The survey tool was distributed via mail along with a cover letter explaining the purpose of the study and consent was implied by returning the survey. The first mailing was conducted in early November 2011, with the second mailing following after 3 weeks. To maintain confidentiality, the surveys were numerically coded, and the principal investigators were the only people with access to the coding file. The coding file was maintained solely to facilitate the second mailing (a second survey was only sent to non-respondents 3 weeks following the initial mailing). Once data collection was completed, the coding file was destroyed. Data entry was completed manually by the principal investigators. For open-ended questions, answers were categorized by each author independently and then reviewed. Any discrepancies in categorization were discussed and adjusted, with both authors in agreement regarding the classification. If at least 3 respondents provided similar responses, an additional category was created. If a response was reported in less than 3 instances, it was categorized as "other." Statistical analysis was completed using SPSS version 20 (IBM) and included descriptive statistics and chi-square analyses. Chi-square analysis using the Freeman-Halton extension of the Fisher exact test was used to determine if statistically significant differences existed among those respondents who reported practicing utilizing the EPP and those who did not, particularly in regards to practitioner age, number of years since graduation, type of dental hygiene degree, and length of time holding the EPP. The level of significance was set at 0.05.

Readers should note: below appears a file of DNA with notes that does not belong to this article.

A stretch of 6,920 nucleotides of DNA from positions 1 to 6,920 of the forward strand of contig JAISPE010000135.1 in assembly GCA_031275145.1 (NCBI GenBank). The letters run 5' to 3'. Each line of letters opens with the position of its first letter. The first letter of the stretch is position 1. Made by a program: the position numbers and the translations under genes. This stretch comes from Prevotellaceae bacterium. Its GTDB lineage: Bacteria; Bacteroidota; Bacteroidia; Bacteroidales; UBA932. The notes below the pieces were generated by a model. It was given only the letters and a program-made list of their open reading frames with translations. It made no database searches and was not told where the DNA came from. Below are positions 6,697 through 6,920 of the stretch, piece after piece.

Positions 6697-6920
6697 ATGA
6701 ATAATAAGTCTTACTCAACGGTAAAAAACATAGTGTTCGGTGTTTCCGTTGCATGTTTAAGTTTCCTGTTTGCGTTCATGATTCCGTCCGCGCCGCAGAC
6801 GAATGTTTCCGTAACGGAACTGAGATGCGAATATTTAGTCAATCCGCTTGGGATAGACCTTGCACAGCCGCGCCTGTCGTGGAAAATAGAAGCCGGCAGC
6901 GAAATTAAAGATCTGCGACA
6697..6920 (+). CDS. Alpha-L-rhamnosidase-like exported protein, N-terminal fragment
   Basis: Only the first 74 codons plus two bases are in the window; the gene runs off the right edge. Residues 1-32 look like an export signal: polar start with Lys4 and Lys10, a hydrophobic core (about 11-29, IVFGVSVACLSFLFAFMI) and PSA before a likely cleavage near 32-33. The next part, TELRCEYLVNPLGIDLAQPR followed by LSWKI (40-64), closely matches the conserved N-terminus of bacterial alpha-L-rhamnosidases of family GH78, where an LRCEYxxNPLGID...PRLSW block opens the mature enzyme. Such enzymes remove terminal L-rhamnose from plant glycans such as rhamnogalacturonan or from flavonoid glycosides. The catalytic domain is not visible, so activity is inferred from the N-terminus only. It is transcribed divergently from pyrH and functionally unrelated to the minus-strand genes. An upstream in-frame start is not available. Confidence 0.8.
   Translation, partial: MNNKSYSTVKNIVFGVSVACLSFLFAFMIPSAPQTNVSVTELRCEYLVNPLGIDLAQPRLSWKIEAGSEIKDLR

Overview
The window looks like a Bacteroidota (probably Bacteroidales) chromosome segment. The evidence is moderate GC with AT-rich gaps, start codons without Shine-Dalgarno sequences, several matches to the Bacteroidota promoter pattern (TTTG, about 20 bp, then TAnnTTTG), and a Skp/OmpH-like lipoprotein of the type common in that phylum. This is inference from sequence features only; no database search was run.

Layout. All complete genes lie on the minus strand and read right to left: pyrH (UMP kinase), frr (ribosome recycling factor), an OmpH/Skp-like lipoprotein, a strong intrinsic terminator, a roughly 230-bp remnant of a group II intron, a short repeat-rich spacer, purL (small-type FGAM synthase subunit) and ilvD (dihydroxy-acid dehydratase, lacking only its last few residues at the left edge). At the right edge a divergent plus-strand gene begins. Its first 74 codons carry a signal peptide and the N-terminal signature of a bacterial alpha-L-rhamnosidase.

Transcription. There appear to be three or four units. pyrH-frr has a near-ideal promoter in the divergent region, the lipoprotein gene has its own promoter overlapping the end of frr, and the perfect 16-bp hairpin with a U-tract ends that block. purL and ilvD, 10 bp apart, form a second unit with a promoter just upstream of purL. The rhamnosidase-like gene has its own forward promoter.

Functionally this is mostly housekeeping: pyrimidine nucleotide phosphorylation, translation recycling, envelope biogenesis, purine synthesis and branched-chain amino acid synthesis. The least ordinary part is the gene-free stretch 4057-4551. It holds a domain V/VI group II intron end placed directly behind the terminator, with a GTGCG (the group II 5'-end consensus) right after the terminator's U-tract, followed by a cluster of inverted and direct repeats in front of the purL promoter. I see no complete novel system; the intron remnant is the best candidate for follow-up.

Responses were collected from 71 EPDHs, yielding a 39% response rate. The majority of responding EPDHs (56%, n = 39) are 51 years of age or older, and most (66%, n = 41) have held their EPP for 3 years or less. Respondent demographics are presented in Table I. Forty-one percent (n = 29) of respondents report that they are currently practicing using their EPP. An additional 20% (n = 15) indicated that they had plans to begin using their EPP in the future. The mean number of hours per week spent practicing using the EPP was 9.3 (SD = 12.47). Respondents who were currently practicing utilizing their EPP were asked to indicate in what manner their patient population qualified under ORS 680.205 as having limited access to care. The most frequently identified populations were patients in residential care facilities (n = 21) and primary and secondary schools (n = 13). A complete listing of participants' qualifying patient populations is presented in Table II.